What happened to the outrage over George Floyd? 

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By now it's clear that the responses to George Floyd's death are sharply divided along political lines: those who want to use that injustice to destroy the United States of America and those who want to compel the nation to do better. Not only does the 69+ day of rioting demonstrate the hypocrisy of the political left's interest in race it's already all too obvious from this behavior there'll be few improvements in the daily lives of black Americans even if they accomplish their goals. The riots are mostly whites ( or those) motivated by political radicalism: for these individuals Mr. Floyd's death functions like a bumper sticker to attain political goals. Victims of this violence include black businesses needed most to bring economic progress for blacks. The question of whether those violent protesters are really concerned with racial or economic inequality can be summed up in the face of a black woman whose store was destroyed by the rioters: "What happened to black lives matter" she asks? If black lives truly mattered why was the murder of one black man the tipping point for this protest when the homicide of 100,000's of black men in past decades has not? If black lives matter why is the loss of the lives of black children ignored in cities controlled by the left where the protests are happening? 

If black lives matter (to confront bad cops) why's there not protest of black women who're 8% of the population but are 22% of the homicides. Of these numbers black women are 2.5 times more likely to be murdered than white women, and 92% of these killings are intra-racial. by black man against black woman? As the US and the world focuses on racism in the case of Mr. Floyd what's overlooked is there are as many as 100 million individuals in slave-like conditions in the world today Example: women, mostly from Kenya, Uganda, Nigeria, Tanzania and Rwanda, are trafficked into sex slavery in India to the African men who live there. Women (including underage girls) from India, Nepal, and Pakistan are trafficked for sex work in Kenya. African women are trafficked to Brazil for sex. In the Amazon children are used in brothels to service men in mining settlements (who are themselves slave labor). In Brazil as many as 100,000 men are forced into domestic slave labor or are exploited on sugar cane plantations for the production of ethanol. Thousands of Brazilian women and girls are trafficked to work as prostitutes in other South American Countries, the United States, and Europe.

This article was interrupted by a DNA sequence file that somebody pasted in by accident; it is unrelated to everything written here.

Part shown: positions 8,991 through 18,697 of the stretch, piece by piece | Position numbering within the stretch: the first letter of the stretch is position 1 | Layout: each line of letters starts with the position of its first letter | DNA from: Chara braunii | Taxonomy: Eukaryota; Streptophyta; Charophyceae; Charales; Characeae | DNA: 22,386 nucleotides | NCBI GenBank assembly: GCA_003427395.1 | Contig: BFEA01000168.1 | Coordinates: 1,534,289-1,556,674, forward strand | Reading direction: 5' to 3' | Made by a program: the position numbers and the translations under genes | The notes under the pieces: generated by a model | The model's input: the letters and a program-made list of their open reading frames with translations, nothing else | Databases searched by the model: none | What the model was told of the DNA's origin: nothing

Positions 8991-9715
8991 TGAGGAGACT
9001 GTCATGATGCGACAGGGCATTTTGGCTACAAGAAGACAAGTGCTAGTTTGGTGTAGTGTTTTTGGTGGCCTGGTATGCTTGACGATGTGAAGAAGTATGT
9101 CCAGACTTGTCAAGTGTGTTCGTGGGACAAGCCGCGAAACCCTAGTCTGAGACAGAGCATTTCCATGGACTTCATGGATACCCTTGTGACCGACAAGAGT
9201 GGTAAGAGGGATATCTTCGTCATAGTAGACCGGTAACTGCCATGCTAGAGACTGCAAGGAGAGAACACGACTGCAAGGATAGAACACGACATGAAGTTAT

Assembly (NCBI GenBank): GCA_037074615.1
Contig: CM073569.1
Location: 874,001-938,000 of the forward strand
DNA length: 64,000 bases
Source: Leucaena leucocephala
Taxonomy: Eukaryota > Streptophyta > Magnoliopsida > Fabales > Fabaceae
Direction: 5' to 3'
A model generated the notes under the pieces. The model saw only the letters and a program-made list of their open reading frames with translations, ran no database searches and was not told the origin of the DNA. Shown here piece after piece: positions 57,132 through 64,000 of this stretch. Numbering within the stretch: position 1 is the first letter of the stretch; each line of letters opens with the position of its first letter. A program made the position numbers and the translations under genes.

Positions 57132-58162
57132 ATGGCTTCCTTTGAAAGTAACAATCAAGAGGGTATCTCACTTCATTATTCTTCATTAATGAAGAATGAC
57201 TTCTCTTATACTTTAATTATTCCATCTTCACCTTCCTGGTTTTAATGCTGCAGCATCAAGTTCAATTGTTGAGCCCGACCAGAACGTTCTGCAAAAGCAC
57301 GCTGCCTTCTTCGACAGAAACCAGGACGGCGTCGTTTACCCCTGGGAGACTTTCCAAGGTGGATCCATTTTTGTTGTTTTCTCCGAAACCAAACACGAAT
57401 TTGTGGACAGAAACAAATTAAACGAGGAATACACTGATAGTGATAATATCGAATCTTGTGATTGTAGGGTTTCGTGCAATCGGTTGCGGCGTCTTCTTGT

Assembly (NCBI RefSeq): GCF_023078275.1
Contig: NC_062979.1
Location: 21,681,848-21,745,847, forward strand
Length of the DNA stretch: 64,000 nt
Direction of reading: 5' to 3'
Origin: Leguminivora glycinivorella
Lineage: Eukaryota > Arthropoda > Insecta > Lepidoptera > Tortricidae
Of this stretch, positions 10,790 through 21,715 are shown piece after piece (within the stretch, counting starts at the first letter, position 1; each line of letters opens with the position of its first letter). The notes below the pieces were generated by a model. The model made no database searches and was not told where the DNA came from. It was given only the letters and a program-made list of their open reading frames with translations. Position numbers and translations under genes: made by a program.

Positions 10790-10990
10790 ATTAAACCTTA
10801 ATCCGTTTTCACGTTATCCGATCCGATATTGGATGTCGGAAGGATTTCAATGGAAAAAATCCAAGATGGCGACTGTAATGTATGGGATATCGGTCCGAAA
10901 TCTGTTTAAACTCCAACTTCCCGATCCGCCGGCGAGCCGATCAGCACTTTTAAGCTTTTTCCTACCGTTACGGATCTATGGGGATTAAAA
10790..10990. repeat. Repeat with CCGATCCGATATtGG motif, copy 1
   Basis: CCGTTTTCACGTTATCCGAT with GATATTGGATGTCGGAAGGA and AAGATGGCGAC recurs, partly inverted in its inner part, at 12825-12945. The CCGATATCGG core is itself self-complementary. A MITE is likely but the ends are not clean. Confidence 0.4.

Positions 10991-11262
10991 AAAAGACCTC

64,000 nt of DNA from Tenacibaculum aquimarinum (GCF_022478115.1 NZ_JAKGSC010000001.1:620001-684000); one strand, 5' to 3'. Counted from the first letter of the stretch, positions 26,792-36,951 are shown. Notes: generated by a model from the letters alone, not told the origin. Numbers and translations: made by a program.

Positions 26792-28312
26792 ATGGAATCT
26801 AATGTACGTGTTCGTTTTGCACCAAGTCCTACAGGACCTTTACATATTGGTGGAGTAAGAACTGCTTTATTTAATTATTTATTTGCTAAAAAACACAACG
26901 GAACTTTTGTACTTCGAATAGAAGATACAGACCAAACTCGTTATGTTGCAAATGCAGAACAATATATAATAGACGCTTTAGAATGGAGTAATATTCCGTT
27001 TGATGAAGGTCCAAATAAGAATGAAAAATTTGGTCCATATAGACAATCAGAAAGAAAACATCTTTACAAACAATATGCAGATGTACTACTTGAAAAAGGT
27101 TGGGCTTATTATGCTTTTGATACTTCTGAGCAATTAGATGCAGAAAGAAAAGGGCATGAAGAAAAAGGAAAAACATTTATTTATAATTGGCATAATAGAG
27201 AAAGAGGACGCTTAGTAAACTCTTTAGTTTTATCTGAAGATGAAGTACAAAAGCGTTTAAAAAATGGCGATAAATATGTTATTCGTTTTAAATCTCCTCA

African women are invited to the Mid-East and Arab states by the lure of employment only to be used as forced domestic slaves. A great amount of cobalt, used in the manufacture of cell phone, computers, and other electronic equipment, is mined in the Democratic Republic of Congo by forced labor, including children as young as six. Apple, Dell, Microsoft, Google, and Tesla were all sued for use of slaves in their product supply chains for minerals used in the manufacture of lithium batteries (Case 1 19-cv-03737, 12-15-2019, US District Court). While we should be outraged wherever we find slavery the more we look for slavery today the more we find. 

I'm disappointed more hasn't already been done by the American government about violence and poverty but if these are signs of racism we ought to be outraged that so much is found in Democratic run cities, which, by their own claims, ought to be islands of progressive freedom and justice. This is still a clash over ideas and these are the same individuals who refuse to recognize their cities are burning today and cops and citizens are being murdered. This is evidence that liberals who consider themselves especially socially enlightened in theory aren't actively involved improving black lives in practice. It's no secret (or ought not to be) that much of these disasters can be traced back to bad policies. Why do we still trust in ideas that have "already" failed so miserably? Our goals are not that difficult to understand: if we are really concerned about blacks in America we ought to be socially and politically smart and do all we can to support black families and educate black children to prepare them to be successful members of society This may not sound as exciting to those politicians who would rather implement "bold" new government programs (spending another billion dollars) that inevitably burden American citizens with more taxation and governmental control. Freedom is the opposite. In the future, if, in ten years (forty or hundred), black families and education have not improved the "matter" of black lives will be all the worse for those who need it most. 

David A. Cook, PhD

Jasper, Alabama